81 The meaning of this seems to be that the Anomoean party make the same charge of "inconsistency" against the orthodox, which Gregory makes against Eunomius, basing that charge on the fact that the title "Son" is not interpreted in the same figurative way as the other titles recited. Gregory accordingly proceeds to show why the name of "Son" stands on a different level from those titles, and is to be treated in a different way.
1 Reading, with the older editions, th qewria. Oehler substitutes thn qewpian (a variation which seems to give no good sense, unless qewria be translated as "subject of contemplation"), but alleges no ms. authority for the change.
5 The reference is to S. Basil's treatise against Eunomius (ii. 7-8; p. 242-4 in the Benedictine ed.). Oehler's punctuation is apparently wrong, for Gregory paraphrases not only the rule, but the reason given for it, from S. Basil, from whom the last words of the sentence are a direct quotation.
14 The argument appears to be this:-The Anomoeans assert, on the ground that He is created, that the Son's essence is trepton, liable to change; where there is the possibility of change, the nature must have a capacity of inclining one way or the other, according to the balance of will determining to which side the nature shall incline: and that this is the condition of the angels may be seen from the instance of the fallen angels, whose nature was inclined to evil by their proairesij. It follows that to say the Son is treptoj implies that He is on a level with the angelic nature, and might fall even as the angels fell.
15 Cf. Heb. i. 4, and foll. It is to be noted that Gregory connects palin in v. 6, with eisagagh, not treating it, as the A.V. does, as simply introducing another quotation. This appears from his later reference to the text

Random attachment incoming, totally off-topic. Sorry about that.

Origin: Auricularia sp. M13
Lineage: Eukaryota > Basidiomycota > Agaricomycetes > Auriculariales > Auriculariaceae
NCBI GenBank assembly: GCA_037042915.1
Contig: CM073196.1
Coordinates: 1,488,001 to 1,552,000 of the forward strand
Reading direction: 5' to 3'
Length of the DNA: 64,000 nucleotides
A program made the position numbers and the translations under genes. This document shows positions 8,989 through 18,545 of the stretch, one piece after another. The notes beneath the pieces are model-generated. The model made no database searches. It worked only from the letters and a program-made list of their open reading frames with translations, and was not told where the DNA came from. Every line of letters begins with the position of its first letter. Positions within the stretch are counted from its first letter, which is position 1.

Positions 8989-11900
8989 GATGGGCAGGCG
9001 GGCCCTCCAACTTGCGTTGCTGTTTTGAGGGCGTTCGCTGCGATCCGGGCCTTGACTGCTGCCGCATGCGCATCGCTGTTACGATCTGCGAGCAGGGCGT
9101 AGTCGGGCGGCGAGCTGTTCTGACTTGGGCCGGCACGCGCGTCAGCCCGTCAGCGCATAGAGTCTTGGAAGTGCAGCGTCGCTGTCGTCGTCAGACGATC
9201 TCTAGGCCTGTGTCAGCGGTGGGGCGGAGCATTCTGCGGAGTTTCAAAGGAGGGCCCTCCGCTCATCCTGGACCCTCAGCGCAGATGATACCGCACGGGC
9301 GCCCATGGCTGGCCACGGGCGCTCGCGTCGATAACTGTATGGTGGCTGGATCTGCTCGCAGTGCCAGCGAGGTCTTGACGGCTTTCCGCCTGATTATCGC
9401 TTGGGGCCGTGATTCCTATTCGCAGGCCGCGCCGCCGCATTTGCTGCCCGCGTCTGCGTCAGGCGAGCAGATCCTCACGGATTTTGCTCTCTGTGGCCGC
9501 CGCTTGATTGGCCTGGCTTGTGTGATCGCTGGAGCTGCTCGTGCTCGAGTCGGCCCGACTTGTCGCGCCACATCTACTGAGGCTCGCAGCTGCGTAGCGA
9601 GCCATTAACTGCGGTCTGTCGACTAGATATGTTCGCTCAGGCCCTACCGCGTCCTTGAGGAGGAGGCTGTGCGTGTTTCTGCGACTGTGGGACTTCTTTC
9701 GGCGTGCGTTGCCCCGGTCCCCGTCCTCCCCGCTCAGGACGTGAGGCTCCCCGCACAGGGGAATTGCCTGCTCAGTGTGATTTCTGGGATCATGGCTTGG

18 Cf. Col. i. 15. Prwtotokoj may be, as it is in the Authorized Version, translated either by "first born," or by "first-begotten." Compare with this passage Book II. §8, where the use of the word in Holy Scripture is discussed.
27 This interpretation is of course common to many of the Fathers, though S. Augustine, for instance, explains the "ninety and nine" otherwise, and his explanation has been often followed by modern writers and preachers. The present interpretation is assumed in a prayer, no doubt of great antiquity, which is found in the Liturgy of S. James, both in the Greek and the Syriac version, and also in the Greek form of the Coptic Liturgy of S. Basil, where it is said to be "from the Liturgy of S. James."
30 With this passage may be compared the parallel passage in Bk. II. §8. The interpretation of the "many brethren" of those baptized suggests that Gregory understood the "predestination" spoken of in Rom. viii. 29 to be predestination to baptism.
40 It is not quite clear whether any of this passage, or, if so, how much of it, is a direct quotation from Eunomius. Probably only the phrase about the imparting and receiving of the essence is taken from him, the rest of the passage being Gregory's expansion of the phrase into a distinction between the essence and the thing of which it is the essence, so that the thing can be viewed apart from its own essence.
42 This seems to be the force of akoinwnhton: it is clear from what follows that it is to be understood as denying community of essence between the Father and the Son, not as asserting only the unique character alike of the Son and of His relation to the Father.